Distance Education

Distance Learning

Distance learning refers to a mode of study where a learner may complete all or part of an educational programme in a geographical location apart from the institution hosting the programme (Keegan, 1990). The final award given is equivalent in standard and content to an award programme completed on campus.

Makerere University External Programme

Open and Distance Learning programmes at Makerere University have been packaged as the Makerere University External Programme. As has already been indicated above, the origin of the External Programme is traced from 1991 when the University launched its two distance learning programmes, namely: Bachelor of Education (External) or B.Ed for short and Bachelor of Commerce (External) or B.Cox for short. According to Aguti (2009, p.219), the objectives for establishing the External Programme were to:

a)      Increase University intake in some courses which meet urgent national needs;

b)     Extend universal education; and

c)      Extend use of University resources to eligible and interested people who could not pursue full-time courses and programmes at the University campus.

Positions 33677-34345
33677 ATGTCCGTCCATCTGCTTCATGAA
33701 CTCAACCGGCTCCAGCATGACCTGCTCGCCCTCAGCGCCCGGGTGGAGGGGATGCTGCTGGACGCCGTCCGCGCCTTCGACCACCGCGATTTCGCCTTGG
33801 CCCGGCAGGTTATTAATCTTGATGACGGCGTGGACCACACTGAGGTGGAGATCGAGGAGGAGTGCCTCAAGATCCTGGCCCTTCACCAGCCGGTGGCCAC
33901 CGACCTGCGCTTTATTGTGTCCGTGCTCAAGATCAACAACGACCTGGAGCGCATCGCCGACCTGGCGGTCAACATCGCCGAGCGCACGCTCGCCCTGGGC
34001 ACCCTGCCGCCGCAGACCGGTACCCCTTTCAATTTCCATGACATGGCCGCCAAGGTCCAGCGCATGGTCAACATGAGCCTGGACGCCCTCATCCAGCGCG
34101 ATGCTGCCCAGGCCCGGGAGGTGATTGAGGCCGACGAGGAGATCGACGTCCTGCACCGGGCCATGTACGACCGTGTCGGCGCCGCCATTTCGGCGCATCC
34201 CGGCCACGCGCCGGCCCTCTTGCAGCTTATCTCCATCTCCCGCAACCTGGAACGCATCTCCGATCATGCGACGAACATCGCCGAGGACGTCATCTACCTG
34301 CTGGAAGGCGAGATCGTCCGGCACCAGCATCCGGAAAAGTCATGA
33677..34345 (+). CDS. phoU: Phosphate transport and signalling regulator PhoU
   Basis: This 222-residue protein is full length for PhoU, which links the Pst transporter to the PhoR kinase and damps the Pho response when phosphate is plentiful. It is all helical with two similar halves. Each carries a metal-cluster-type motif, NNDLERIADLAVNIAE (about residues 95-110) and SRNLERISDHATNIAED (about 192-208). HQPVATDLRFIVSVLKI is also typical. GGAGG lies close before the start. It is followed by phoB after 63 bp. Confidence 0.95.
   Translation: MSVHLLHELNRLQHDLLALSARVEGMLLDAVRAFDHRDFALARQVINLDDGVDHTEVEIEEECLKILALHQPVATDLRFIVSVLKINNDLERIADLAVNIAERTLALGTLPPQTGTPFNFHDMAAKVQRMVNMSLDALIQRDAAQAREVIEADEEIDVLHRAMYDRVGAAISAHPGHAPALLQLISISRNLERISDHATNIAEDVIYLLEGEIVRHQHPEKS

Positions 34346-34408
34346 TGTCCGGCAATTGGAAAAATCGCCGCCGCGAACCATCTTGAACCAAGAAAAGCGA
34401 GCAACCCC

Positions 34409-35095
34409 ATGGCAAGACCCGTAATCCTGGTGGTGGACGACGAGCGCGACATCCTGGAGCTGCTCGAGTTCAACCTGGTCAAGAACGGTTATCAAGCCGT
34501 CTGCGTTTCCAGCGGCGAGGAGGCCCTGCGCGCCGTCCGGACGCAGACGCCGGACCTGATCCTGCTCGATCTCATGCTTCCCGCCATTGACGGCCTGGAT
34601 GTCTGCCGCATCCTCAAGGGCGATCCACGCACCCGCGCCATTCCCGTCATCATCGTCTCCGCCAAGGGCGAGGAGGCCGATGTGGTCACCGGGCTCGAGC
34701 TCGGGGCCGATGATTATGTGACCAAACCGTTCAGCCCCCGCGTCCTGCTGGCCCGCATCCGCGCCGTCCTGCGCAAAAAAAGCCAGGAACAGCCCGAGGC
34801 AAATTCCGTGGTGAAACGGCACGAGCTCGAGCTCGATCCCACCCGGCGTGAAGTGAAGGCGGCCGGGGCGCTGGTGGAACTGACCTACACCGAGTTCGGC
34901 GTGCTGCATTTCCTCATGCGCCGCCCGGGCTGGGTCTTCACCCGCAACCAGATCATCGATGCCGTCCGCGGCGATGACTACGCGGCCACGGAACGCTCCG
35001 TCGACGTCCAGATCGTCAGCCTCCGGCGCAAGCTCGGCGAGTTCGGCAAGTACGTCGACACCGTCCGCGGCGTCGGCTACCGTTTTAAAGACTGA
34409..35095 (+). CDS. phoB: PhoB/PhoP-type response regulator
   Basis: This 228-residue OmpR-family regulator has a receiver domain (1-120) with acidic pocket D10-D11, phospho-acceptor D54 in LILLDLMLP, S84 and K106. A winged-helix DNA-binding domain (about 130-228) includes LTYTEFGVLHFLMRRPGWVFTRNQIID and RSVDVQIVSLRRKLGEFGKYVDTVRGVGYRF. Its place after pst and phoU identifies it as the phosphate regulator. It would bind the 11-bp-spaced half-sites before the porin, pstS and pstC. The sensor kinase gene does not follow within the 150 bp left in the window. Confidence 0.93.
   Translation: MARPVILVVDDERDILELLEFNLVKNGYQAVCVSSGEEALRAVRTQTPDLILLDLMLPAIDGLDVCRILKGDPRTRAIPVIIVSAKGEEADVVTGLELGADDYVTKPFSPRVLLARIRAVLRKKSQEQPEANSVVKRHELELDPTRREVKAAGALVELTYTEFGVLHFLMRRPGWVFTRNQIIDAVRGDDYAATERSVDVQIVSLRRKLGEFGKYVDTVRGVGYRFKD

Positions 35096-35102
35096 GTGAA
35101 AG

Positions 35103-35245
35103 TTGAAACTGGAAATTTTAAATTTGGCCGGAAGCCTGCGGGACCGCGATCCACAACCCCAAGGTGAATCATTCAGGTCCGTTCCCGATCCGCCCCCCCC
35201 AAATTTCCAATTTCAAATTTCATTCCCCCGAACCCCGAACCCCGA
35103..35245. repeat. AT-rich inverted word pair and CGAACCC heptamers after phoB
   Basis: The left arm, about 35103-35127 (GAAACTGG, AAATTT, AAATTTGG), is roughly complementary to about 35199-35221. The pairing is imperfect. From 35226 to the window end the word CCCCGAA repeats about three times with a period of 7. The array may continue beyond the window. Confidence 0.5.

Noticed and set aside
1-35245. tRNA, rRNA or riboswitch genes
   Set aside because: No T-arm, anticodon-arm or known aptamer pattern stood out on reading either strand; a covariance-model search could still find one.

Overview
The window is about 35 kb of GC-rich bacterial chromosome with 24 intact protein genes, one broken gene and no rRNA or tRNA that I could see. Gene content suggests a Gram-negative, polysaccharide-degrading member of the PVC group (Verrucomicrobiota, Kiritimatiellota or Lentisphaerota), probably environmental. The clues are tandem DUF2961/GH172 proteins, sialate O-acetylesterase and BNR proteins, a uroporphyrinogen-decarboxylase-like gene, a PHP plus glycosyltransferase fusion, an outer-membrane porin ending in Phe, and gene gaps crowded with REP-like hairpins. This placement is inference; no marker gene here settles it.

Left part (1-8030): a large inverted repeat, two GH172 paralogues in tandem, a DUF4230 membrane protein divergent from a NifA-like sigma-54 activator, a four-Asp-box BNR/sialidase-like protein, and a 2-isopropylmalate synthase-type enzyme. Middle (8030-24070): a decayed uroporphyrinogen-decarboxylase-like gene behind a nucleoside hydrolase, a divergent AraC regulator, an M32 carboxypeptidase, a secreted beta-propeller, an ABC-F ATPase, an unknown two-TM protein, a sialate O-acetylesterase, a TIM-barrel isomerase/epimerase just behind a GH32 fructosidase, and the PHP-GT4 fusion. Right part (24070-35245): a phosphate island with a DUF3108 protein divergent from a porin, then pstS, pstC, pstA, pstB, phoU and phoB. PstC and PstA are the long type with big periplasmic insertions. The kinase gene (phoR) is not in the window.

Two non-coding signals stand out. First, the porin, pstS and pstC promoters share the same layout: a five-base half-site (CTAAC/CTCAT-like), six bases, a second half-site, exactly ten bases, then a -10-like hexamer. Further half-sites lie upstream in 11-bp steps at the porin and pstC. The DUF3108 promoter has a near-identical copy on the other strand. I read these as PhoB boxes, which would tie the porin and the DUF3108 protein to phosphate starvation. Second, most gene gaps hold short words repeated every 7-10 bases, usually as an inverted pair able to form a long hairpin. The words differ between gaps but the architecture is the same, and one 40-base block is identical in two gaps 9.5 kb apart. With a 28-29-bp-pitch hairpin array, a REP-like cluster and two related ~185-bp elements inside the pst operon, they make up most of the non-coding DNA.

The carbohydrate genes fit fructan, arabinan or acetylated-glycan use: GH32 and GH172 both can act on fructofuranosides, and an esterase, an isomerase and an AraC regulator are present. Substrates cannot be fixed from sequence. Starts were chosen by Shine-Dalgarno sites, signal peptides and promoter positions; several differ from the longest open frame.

By 1992, 246 students had been registered on the two pioneering distance learning programmes. By 2001, Makerere University realized the objectives of the External Programme as two more programmes were bankrolled on the External Programme. These were the Commonwealth Diploma in Youth in Development Work programme or CYP for short, and Bachelor of Science (External) or BSc. for short. In that year, the overall student enrollment on all the four distance learning programmes grew to about 8,000 students. The Department received substantial funding from the central administration and student support was at its best. The Department also received a grant from the Carnegie Corporation of New York and the World Bank through the I@Mak.Com Project to facilitate materials production and setup regional learning centers fully equipped with ICTs. ICT enabled learning centres were setup in Fort Portal, Jinja, Mbale, Lira and Kampala. Support and administrative staff were also recruited at these learning centers.  At that time the Department blossomed with decentralized student support services such as tutorials at learning centers, submission of assignments at learning centers, constant physical and non-physical outreach to students, materials production, materials distribution at learning centers and other designated places and effective student counseling and feedback. These support services offered flexible study opportunities to persons who would otherwise not be able to attend a fulltime education at the Makerere University main campus.